Legion-supported PAWS for Veterans Therapy Act heads to Senate
Photo by Maddie McGarvey/The American Legion

Legion-supported PAWS for Veterans Therapy Act heads to Senate

A bill supported by The American Legion that would allow the Department of Veterans Affairs to connect service dogs with veterans dealing with post-deployment mental health needs was approved by the House of Representatives on Feb. 5.

Currently, the VA does not fund service dogs or recognize the use of therapy service dogs as a possible method to treat veterans with mental health needs, such as post-traumatic stress disorder (PTSD). However, H.R. 4305, the Puppies Assisting Wounded Servicemembers (PAWS) for Veterans Therapy Act, would allow the VA to award grants to nonprofit organizations that would provide veterans with puppies to become therapeutic service dogs, as well as cover the cost of training the puppies.

The American Legion supports H.R. 4305, through Resolution 134, because it provides an alternative form of treatment for veterans returning home from deployment with a traumatic brain injury and/or PTSD.

The bipartisan bill was introduced by Rep. Steve Stivers, R-Ohio, who served in Iraq with the Ohio Army National Guard.

"A soldier under my command during Operation Iraqi Freedom recently told me what his service dog means to him: he was able to fly on a plane for the first time in 10 years and he took his fiancée to dinner," Stivers said in a statement when H.R. 4305 was introduced. "That is the impact this bill can have on the lives of our veterans."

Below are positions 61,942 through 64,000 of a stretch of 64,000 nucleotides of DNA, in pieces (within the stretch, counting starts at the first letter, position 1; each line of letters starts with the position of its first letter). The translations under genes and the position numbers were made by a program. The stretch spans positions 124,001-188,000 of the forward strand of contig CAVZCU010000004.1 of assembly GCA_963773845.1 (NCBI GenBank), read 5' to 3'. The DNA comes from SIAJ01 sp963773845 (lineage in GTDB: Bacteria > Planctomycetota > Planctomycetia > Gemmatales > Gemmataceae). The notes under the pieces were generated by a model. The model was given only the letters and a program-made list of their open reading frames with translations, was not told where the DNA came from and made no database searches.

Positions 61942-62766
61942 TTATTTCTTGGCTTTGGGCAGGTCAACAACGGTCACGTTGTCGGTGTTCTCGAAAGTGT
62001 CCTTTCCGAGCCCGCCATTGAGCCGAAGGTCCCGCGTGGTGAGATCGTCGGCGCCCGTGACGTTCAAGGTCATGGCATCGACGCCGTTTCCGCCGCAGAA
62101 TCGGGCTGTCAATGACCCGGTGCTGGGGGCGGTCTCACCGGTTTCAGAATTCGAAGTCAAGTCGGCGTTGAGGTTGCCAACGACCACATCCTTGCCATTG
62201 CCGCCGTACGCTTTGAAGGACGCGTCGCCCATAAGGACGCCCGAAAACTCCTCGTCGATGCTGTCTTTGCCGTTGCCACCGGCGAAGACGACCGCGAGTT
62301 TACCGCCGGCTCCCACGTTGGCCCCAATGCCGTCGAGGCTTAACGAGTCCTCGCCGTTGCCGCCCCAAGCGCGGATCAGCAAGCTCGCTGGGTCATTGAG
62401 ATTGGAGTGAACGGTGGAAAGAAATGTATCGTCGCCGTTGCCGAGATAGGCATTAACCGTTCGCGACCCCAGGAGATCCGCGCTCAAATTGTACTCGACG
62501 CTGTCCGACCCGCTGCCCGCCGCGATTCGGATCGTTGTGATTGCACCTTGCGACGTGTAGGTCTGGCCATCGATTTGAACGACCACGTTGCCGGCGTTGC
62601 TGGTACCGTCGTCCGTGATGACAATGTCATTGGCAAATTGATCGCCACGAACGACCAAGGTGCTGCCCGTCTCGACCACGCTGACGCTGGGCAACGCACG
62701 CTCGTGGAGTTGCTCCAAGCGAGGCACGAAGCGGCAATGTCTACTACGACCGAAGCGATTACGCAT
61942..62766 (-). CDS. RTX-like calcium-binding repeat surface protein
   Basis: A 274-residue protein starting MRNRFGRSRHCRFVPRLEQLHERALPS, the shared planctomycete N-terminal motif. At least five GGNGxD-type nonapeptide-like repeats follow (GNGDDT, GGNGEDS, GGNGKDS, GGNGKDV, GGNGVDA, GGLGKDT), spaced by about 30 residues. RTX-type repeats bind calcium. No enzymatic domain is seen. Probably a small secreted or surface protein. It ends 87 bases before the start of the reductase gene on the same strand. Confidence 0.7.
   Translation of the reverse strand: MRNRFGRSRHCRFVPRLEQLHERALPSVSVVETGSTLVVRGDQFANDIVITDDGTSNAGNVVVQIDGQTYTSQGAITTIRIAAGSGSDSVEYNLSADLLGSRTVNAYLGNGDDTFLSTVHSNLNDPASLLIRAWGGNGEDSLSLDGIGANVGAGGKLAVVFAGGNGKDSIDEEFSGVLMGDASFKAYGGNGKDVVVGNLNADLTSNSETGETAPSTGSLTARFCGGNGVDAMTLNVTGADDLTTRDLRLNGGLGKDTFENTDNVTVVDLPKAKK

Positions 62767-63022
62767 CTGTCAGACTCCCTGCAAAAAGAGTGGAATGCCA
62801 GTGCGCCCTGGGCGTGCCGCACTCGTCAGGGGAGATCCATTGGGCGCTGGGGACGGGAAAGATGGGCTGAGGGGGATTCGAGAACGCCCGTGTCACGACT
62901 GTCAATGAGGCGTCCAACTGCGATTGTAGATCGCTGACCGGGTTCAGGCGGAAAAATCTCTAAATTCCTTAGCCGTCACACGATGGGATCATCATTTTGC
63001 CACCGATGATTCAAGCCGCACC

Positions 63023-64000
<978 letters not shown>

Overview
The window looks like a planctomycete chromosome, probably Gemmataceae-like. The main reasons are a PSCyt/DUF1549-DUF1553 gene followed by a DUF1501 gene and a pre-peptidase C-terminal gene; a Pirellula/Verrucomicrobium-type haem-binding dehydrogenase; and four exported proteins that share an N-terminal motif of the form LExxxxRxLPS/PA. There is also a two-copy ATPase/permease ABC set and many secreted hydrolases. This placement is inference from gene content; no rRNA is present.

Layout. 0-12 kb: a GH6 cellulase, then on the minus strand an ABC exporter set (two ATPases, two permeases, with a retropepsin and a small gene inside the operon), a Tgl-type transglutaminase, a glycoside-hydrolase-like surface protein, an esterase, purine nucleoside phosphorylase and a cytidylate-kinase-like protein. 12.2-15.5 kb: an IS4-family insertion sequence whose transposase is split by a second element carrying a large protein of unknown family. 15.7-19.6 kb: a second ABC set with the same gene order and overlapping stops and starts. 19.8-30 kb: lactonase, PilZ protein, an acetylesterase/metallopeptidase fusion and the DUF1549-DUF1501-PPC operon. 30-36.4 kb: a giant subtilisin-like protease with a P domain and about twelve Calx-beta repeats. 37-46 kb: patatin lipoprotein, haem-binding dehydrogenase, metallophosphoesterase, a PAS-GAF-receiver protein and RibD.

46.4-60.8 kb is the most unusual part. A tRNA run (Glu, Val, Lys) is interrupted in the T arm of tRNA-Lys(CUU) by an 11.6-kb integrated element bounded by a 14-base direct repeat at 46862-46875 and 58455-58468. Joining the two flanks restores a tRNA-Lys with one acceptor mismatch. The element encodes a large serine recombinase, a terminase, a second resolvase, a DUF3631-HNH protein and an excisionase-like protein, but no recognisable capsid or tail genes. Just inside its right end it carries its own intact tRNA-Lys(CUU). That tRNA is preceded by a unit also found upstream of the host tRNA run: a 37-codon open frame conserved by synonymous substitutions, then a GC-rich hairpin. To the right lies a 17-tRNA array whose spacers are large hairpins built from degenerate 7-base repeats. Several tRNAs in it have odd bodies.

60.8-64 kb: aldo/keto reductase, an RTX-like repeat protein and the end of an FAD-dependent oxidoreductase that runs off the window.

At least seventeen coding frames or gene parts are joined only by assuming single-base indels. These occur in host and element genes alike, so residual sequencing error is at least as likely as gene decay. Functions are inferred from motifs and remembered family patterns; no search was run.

PAWS for Veterans Therapy Act would task the VA with creating a five-year pilot program to provide grants to one or more organizations to train and provide service dogs to veterans with PTSD and other post-deployment mental health issues.

The bill now goes to the Senate.

Rep. Phil Roe, R-Tenn., an American Legion member and a ranking member of the House Committee on Veterans’ Affairs, supports the PAWS for Veterans Therapy Act.

"Mental wellness does not have a one-size-fits-all solution, which is why VA must provide innovative and out-of-the-box treatments to help veterans combat these invisible illnesses and thrive in their civilian lives," Roe said to The Hill.